An analysis of "The Yellow Wallpaper".
The Yellow Wallpaper by Charlotte Perkins Gilman is a first person narrative about a woman with a mild mental disorder that because of an ineffective treatment, rest treatment, and her husband's disregard for her true illness, grows into a serious debilitating problem. .
Gilman herself suffered from a nervous disorder similar to the woman in "The Yellow Wallpaper." She was diagnosed and treated with "rest treatment"; no more than two hours of "intellectual life" were allowed daily- she was to rest for the brunt of the time. Gilman says that because of this treatment she, " came so near to the border line of utter mental ruin that I could see over." (Charlotte Perkins Gilman 1365) She then discontinued her treatment and began writing again. Partnered with her feminist views, "The Yellow Wallpaper" was written in part to show the negative effect that rest treatment has on many patients. Gilman mailed a copy of "The Yellow Wallpaper" to the physician that had treated her- but received no response.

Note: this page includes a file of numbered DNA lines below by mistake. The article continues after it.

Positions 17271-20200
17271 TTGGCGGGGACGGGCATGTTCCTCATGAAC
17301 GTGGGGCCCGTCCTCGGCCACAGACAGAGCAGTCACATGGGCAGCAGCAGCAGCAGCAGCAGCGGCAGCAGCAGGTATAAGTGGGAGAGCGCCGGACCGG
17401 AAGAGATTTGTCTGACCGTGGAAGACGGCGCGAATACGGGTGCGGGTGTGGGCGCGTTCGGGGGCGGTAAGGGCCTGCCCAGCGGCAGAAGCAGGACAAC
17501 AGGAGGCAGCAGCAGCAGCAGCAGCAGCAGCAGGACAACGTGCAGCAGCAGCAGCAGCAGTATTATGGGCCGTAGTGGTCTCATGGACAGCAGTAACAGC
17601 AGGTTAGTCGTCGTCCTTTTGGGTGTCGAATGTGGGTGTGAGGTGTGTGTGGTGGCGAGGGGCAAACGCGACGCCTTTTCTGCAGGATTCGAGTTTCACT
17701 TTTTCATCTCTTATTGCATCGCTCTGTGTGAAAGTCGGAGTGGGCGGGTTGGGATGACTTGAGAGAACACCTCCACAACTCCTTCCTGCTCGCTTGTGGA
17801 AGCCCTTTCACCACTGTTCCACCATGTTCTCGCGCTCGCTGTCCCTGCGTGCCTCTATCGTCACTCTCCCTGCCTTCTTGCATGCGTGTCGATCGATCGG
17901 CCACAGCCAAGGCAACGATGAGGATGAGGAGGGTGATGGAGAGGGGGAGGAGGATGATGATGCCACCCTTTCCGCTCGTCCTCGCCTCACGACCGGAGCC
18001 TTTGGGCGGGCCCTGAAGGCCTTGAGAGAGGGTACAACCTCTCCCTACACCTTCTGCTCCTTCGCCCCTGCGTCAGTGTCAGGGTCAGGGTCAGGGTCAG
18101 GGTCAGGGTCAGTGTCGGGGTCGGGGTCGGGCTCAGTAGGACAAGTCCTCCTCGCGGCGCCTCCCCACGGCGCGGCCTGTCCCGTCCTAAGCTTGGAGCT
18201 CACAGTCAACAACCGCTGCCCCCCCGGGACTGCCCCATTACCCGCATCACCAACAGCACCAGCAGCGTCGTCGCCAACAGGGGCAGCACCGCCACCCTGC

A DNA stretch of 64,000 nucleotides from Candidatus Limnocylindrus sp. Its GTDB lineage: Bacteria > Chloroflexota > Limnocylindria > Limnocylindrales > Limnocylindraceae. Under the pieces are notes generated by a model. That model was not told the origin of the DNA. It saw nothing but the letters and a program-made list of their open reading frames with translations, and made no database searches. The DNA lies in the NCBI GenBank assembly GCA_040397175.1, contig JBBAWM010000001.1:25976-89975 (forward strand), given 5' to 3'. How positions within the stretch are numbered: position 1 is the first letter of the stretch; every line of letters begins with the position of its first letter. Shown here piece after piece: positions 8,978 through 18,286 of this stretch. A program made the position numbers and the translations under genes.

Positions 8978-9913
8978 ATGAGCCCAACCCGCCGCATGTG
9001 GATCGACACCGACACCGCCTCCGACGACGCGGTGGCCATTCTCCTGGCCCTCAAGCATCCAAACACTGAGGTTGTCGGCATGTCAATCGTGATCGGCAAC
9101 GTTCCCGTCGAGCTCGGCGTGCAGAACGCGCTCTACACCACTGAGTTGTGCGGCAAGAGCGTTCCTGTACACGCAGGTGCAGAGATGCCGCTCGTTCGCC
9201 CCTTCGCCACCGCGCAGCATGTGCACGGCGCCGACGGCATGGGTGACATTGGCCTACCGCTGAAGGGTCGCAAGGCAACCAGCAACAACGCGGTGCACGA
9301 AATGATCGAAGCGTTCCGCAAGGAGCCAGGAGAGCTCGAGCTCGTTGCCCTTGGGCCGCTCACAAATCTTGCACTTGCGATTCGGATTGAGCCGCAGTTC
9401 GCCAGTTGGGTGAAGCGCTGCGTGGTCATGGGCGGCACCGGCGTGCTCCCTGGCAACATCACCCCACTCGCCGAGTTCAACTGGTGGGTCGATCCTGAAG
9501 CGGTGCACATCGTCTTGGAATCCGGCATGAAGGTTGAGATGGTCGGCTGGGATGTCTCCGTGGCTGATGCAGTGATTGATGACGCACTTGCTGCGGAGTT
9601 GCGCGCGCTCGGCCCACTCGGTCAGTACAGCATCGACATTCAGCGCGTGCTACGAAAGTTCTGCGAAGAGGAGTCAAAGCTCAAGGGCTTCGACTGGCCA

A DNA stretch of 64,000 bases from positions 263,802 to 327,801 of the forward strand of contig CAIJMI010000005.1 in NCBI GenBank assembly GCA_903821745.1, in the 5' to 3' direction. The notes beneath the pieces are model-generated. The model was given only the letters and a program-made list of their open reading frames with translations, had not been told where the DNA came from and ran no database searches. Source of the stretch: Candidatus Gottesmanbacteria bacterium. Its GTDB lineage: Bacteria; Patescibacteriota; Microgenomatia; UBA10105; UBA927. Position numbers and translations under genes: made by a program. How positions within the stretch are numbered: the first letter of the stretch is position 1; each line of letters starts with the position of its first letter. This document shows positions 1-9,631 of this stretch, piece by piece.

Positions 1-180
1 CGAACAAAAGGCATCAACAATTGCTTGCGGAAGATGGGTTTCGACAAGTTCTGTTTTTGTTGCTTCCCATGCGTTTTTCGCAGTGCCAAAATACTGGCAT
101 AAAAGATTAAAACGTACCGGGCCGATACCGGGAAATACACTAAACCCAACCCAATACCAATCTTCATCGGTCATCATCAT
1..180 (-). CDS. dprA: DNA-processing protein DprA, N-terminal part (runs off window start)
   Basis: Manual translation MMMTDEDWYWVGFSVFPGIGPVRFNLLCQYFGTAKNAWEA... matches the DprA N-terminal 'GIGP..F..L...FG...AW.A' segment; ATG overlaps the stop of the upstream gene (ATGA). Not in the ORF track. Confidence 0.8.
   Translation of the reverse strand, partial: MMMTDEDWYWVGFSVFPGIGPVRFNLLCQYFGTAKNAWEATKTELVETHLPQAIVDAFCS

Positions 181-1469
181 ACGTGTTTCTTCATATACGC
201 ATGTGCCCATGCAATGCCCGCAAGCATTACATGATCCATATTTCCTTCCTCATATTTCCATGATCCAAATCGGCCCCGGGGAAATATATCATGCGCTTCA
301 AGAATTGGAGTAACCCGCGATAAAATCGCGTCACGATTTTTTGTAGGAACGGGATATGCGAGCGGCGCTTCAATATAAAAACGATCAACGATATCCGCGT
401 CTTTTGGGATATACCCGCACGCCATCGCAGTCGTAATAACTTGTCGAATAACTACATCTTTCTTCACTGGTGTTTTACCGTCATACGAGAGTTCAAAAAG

According to Elaine R. Hedges, ""The Yellow Wallpaper deserves the widest possible audience. For aside from the light it throws on the personal despairs, and the artistic triumph over them , of one of America's foremost feminists, the story is one of the rare pieces of literature we have by a nineteenth-century woman which directly confronts the sexual politics of the male-female, husband-wife relationship." Hedges also explains that the role of the husband is presented as kindly and well-meaning, but that his views of the role of a woman and his opinions of what kind of treatment his wife needed became one of the main factors in his wife's demise (Elaine Hedges 118-119). He also contributed to her mental degeneration by forcing her to stay in the room upstairs. The room symbolized a prison in many ways- from the bars on the windows to the nailed down headboard.